ATHENS – Georgia’s spring practice ends on Thursday, which means the start of another season: Mark Richt and Mark Fox’s spring speaking tour, to meet and talk to Bulldog fans at various cities.
But not as many cities as before. And at least one of those left out, Columbus, is none too pleased.
Richt and Fox will appear at only seven cities this year, down from the normal 12. And each of this year’s events will also be free. Both moves were made in order to boost what has been dwindling attendance for the tour.
“We just felt like it got too spread out,” said Mark Slonaker, the executive director of the Bulldog Club. “We only have a certain window to get the coaches out with their schedules, and recruiting, and practice. We just felt we were really stretched with the 12 cities.”
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But that meant that some cities had to be left out.
Jay Gemes, the president of UGA Alumni Columbus Chapter, was surprised when he found out a couple months ago. Especially because Richt did not make it to Columbus last year, with defensive coordinator Jeremy Pruitt instead joining Fox on the trip.
“It smarted a little bit to see that Augusta, Macon and Savannah made the cut, when we didn’t. Especially because (Richt) wasn’t here last year,” Gemes said Thursday. “But I did enjoy coach Pruitt. He did provide a little red meat last year.”
Still, to go from Pruitt to no event at all, and no promise of one next year, is not ideal.
The UGA Day events offer a chance to shake hands and have their pictures taken with the head football and men’s basketball coach, as well as hear from others: UGA president Jere Morehead will appear at four events, and athletics director Greg McGarity at three.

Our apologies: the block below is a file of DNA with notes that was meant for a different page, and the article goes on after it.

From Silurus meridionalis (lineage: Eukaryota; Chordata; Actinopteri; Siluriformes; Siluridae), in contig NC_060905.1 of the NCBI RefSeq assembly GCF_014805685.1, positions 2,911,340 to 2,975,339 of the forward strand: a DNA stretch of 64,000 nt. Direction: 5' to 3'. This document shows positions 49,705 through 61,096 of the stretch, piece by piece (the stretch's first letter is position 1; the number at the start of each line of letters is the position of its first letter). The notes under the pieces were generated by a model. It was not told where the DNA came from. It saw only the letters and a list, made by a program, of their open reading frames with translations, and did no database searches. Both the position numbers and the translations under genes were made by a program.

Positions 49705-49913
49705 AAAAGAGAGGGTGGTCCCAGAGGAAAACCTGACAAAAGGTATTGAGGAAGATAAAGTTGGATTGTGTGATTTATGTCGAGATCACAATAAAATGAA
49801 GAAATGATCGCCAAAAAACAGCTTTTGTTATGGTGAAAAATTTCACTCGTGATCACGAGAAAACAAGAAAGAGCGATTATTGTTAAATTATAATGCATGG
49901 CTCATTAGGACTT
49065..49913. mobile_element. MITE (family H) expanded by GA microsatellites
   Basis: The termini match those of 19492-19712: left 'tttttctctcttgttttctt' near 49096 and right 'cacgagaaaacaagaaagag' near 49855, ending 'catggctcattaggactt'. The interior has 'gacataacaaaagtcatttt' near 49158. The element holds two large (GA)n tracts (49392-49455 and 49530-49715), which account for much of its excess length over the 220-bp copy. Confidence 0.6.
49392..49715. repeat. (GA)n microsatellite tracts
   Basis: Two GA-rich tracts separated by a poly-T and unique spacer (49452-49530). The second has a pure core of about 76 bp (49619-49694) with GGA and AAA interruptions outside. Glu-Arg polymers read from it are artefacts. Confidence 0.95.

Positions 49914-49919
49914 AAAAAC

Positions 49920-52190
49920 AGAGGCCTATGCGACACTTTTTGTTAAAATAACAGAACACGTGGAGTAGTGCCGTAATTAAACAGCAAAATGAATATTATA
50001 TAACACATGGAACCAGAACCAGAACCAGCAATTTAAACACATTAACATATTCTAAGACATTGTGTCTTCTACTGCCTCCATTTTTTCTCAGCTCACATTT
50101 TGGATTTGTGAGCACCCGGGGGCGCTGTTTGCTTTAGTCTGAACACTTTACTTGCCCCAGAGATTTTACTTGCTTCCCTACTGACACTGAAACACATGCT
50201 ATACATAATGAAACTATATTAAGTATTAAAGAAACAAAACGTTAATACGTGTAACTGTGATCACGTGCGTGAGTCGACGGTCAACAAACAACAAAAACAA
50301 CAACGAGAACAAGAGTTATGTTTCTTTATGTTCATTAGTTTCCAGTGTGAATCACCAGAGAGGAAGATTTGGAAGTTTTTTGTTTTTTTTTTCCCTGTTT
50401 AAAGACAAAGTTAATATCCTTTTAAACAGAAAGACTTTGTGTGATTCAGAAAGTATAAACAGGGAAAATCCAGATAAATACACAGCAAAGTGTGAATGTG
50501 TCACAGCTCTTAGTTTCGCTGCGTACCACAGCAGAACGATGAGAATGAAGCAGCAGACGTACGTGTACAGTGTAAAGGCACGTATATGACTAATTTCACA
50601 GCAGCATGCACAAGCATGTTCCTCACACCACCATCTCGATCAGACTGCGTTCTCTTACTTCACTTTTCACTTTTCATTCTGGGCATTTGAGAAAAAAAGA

The first event is Tuesday in Savannah, followed two days later by Rome, and eventually Albany (April 28), Augusta (April 30), Charlotte (May 18), Macon (May 20) and Atlanta (July 27).
The decision to pare down the amount of UGA Days was made after dwindling attendance at each site over the past few years. Columbus, for instance, had well less than a hundred last year.
The Bulldog Club and the UGA alumni association worked together to decide which cities got picked this year, according to Slonaker. They aimed to have “quadrants,” including one in southwest Georgia. That’s how Albany, which had better attendance at last year’s event, got picked, instead of Columbus.
“Columbus is a great city, and we’ll be back,” Slonaker said.
UGA officials are also hoping that some fans in cities without a UGA Day will drive to one closest by. But Gemes is skeptical.
“I’d be surprised,” he said. “I’m not planning on going down to Albany for that.”
In fact, Gemes said another Columbus resident e-mailed him to say they shouldn’t drive to Albany, as it would push up their turnout and make UGA want to keep going back there.
Gemes acknowledged that they didn’t have a good turnout last year in Columbus. But he was surprised because of the amount of recruits, as well as some significant donors” in the area.
There is no controversy associated with making every event free. In past years tickets varied from site to site, depending on the meal. Slonaker said they never made money off of the days, it was just to defray costs. Now they will lose a bit of money, but hope to push up overall attendance.
“The main thing we want is President Morehead and our coaches out there, among the people,” Slonaker said.